In case the permissions are missing, a similar error will be visible in the log:

##[error]VS402904: Access denied: User Project Collection Build Service (mummy) does not have manage releases permission. Contact your release manager.

Edit the security settings for that particular release or for all the releases and set the following to the needed account.

Make sure ‘Manage Releases’ permission is granted for the indicated user.

Another note is that also the cross-platform agents are supported starting from the version 2.x of the extension. If you check on GitHub you’ll see that the task has been re-written and it is now based on node provider with the code written in TypeScript.

Uploading build/release tasks to VSTS

Let’s start with why? Why would someone upload a task directly to TFS/VSTS? You can just install or update the extension that added those tasks, no?!?! So why?
Obviously there are many reasons, and aside the development of the tasks themselves, often is a case when you find and fix a bug in a task that you need to get in production ASAP. Notifying third party and waiting for a new version of the extension is often not acceptable.
But there is already a tool that Microsoft made for handling tasks! Does TFS-CLI tells you nothing? Sure, tool that works very well and which I mentioned already in several occasions on my blog. Still, getting it requires Java Runtime Environment, NodeJs, tool itself, configuration. These are often not available out of the box and if you are doing this things occasionally, a better way may be a simple script.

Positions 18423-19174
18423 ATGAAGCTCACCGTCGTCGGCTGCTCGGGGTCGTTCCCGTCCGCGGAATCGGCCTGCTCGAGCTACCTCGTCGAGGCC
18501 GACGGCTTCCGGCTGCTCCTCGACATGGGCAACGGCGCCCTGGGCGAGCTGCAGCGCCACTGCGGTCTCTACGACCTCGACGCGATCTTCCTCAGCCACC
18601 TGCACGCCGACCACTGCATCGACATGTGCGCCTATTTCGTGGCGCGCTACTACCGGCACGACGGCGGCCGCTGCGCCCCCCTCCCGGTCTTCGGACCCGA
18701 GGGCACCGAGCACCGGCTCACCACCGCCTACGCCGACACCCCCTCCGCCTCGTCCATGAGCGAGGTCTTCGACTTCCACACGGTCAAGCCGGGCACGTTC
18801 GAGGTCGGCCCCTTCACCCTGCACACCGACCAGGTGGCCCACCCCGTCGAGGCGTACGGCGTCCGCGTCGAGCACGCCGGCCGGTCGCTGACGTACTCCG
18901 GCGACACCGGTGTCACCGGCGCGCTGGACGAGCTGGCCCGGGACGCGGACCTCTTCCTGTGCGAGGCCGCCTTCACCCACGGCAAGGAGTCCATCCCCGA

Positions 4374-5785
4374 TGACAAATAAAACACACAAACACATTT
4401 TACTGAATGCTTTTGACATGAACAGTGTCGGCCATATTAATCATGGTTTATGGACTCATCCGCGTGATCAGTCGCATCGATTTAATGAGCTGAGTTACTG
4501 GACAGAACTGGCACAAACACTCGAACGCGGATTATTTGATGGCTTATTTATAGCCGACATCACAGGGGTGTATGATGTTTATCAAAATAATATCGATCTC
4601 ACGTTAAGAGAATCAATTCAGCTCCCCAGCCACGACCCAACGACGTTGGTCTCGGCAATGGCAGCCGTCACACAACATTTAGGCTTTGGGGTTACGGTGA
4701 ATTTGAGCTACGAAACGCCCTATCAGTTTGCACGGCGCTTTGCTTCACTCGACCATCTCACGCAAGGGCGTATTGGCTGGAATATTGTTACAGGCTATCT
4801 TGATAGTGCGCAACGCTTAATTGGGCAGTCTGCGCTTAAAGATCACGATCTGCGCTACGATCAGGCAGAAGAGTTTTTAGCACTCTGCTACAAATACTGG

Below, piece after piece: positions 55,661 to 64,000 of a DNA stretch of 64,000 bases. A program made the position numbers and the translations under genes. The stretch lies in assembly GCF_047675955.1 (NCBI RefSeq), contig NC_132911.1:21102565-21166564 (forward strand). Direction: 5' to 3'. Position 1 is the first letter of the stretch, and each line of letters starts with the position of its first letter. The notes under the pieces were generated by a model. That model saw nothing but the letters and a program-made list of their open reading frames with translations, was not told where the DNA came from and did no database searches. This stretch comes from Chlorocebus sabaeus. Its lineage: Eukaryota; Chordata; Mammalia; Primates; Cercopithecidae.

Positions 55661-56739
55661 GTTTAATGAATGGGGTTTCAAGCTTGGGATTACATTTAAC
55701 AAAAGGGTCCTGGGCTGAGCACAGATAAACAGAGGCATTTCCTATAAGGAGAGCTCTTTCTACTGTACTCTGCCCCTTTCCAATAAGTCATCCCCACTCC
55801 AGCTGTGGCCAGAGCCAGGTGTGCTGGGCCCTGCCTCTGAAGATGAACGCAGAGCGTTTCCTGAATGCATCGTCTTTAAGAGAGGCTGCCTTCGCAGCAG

Following is a script I do use:


# Load task definition from the JSON file
$taskDefinition = (Get-Content $taskPath\task.json) -join "`n" | ConvertFrom-Json
$taskFolder = Get-Item $TaskPath

# Zip the task content
Write-Output "Zipping task content"
$taskZip = ("{0}\..\{1}.zip" -f $taskFolder, $
if (Test-Path $taskZip) { Remove-Item $taskZip }

Add-Type -AssemblyName "System.IO.Compression.FileSystem"
[IO.Compression.ZipFile]::CreateFromDirectory($taskFolder, $taskZip)

# Prepare to upload the task
Write-Output "Uploading task content to $VstsUrl"

$taskZipItem = Get-Item $taskZip
$encodedCredentials = [System.Convert]::ToBase64String([System.Text.Encoding]::ASCII.GetBytes(":$Pat"))

$headers = @{ Authorization = "Basic $encodedCredentials"; "Content-Range" = "bytes 0-$($taskZipItem.Length - 1)/$($taskZipItem.Length)"}

$url = "{0}/_apis/distributedtask/tasks/{1}?api-version=2.0-preview" -f $VstsUrl, $

	Invoke-RestMethod -Uri $url -Headers $headers -ContentType application/octet-stream -Method Put -InFile $taskZipItem
	Write-Host "Task uploaded successfully" -ForegroundColor Green
    Remove-Item -LiteralPath $taskZip -Force

To invoke this, it is sufficient to provide the path to the folder containing the task, url towards your VSTS account (in case of TFS, path to the collection) and your personal access token. E.g.

.\TaskUploader.ps1 .\task\ jx3sa4h3cb56ehftgrjitj6kctei3pp7usuyxkoim5vpeqcgn7eq

That’s all.